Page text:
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Furniture Facelift: How to Paint Furniture

Moving into your first home or apartment has its challenges. Between calling up your friends for help, sifting through things to keep or toss, and figuring out how many car trips it will take, there is one factor that should be considered: new furniture. It doesn’t have to be brand spanking new. It just has to be new to you. That’s where garage sales and thrift stores—coupled with your innate sense of personal style and craftiness—come into play.
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Some of the best pieces of furniture can be found at second-hand stores and garage sales. But even those pieces need a little love. The best way to update a garage sale find is by slapping on a fresh layer of paint. The latest trend in do-it-yourself décor is using a stylish hue. So, go ahead and pass up that trip to IKEA, grab a cool paint color, and invite your friends over for a furniture makeover. Just follow these tips for successful furniture painting.  


What You Need
First, you’ll need the item you’re painting. It can be an old coffee table, a dresser, or a funky nightstand you found at the curb during spring cleanup. Whichever the case may be, you’ll need the following to get your paint party started:


  • a drop cloth
  • sandpaper
  • a smooth cloth or tack cloth
  • small and large paint brushes
  • the paint color of your choice
  • primer


Prep the Piece
Next, prep your piece of furniture. Take all the hardware off the piece (if there is any) and then give it a good scrub. Use cleaning oil for wood pieces to really get into the nooks and crannies and to create a clean, smooth surface.


Wax On, Wax Off
No, not Karate Kid-style, but close. We’re sanding away the glossy finish so your new layer of paint won’t peel or chip away after all your hard work. The best practice is to use a fine-grit sandpaper for an extra smooth finish. This will clear away any imperfections and create a clean surface the primer and paint can adhere to. After you’ve finished sanding away the shine, wipe the furniture down with a smooth towel—a tack cloth works best—to get rid of any leftover particles.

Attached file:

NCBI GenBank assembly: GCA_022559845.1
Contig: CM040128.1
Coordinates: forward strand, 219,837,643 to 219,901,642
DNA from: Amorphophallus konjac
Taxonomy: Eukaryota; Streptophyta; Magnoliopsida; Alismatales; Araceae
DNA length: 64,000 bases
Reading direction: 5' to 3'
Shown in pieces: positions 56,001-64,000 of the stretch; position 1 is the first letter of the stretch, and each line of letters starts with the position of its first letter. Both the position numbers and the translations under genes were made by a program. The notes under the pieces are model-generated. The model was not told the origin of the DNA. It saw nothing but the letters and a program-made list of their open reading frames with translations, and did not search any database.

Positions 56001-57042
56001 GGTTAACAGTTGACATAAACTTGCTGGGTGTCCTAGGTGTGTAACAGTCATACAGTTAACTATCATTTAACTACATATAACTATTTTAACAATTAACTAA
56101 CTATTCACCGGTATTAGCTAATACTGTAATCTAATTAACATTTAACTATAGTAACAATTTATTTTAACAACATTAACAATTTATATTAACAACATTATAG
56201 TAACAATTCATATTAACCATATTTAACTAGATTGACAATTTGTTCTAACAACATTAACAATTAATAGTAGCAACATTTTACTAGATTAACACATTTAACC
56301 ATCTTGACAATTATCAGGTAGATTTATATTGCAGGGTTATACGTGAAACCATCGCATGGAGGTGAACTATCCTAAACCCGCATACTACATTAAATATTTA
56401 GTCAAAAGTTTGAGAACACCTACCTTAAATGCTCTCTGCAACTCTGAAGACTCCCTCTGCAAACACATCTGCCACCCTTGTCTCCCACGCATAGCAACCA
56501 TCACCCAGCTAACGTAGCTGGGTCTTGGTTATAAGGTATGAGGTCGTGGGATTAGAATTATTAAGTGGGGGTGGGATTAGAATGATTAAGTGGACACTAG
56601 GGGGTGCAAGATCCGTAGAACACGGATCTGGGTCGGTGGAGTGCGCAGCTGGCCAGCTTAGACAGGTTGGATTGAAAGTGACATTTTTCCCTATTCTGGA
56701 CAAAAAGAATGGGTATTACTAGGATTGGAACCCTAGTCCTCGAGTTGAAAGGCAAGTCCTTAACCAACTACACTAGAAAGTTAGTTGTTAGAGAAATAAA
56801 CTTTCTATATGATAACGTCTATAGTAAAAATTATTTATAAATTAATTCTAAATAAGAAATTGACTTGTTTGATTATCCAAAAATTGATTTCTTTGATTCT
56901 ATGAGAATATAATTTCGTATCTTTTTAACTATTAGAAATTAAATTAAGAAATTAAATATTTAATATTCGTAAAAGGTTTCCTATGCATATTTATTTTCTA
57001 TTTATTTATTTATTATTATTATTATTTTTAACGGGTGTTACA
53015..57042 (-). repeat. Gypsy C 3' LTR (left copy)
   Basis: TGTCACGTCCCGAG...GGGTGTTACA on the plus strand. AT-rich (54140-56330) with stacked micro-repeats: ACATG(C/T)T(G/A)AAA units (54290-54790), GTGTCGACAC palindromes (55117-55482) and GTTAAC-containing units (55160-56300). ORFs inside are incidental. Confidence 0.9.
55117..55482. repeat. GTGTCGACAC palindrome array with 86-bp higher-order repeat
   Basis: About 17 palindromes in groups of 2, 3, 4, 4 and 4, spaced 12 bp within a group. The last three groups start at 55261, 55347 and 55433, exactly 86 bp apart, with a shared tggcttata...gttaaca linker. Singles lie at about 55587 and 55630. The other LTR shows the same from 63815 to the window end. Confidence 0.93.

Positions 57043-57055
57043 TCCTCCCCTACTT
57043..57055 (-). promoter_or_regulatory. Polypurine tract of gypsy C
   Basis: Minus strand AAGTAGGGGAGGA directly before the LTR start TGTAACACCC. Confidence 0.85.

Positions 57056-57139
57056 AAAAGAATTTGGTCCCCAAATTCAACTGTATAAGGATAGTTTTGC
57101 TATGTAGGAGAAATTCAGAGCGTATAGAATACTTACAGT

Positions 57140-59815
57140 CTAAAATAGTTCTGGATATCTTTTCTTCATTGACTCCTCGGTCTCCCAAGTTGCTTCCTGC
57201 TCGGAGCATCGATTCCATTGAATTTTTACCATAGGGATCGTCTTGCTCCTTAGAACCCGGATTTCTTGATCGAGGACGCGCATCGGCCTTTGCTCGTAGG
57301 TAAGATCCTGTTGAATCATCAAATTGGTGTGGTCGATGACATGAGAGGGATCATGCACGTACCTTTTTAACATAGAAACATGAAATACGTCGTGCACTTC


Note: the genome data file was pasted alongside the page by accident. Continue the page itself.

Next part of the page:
Prime Time
It’s time to prime. This is a crucial step—let’s face it, they all are—because it helps the paint stick to the furniture. It will also hide any discolorations or stains on the original coloring. Once the primer is completely dry, you’re set to paint.


Paint, Paint, Paint
Now that your piece is prepped and primed, it’s ready for its first coat of fresh paint. Interior latex paint works best and you can use glossy, semi-gloss, satin, or matte finishes—whichever you prefer. Sating and semi-gloss are the most commonly used finishes, but if your piece will get a lot of use (like a kitchen table top), you may want to use a gloss to stand up to the wear and is easy to clean. Use the large paint brush when painting larger areas and use the smaller paint brush for the hard-to-get-to spaces. You'll probably want to apply two coats of paint, allowing it to dry completely between coats as recommended by the manufacturer. Let the paint dry completely before showing it off in your new home, or use a sealer to keep the paint looking like new and to create a smooth surface for cleaning.


Replace the Hardware
The final step after letting the paint dry completely is replacing the hardware. Put your pieces back together, move your like-new furniture into your new home, and put your personal style on display!


Want to see all this in action? Check out this video tutorial from our sister site BHG.com.


 

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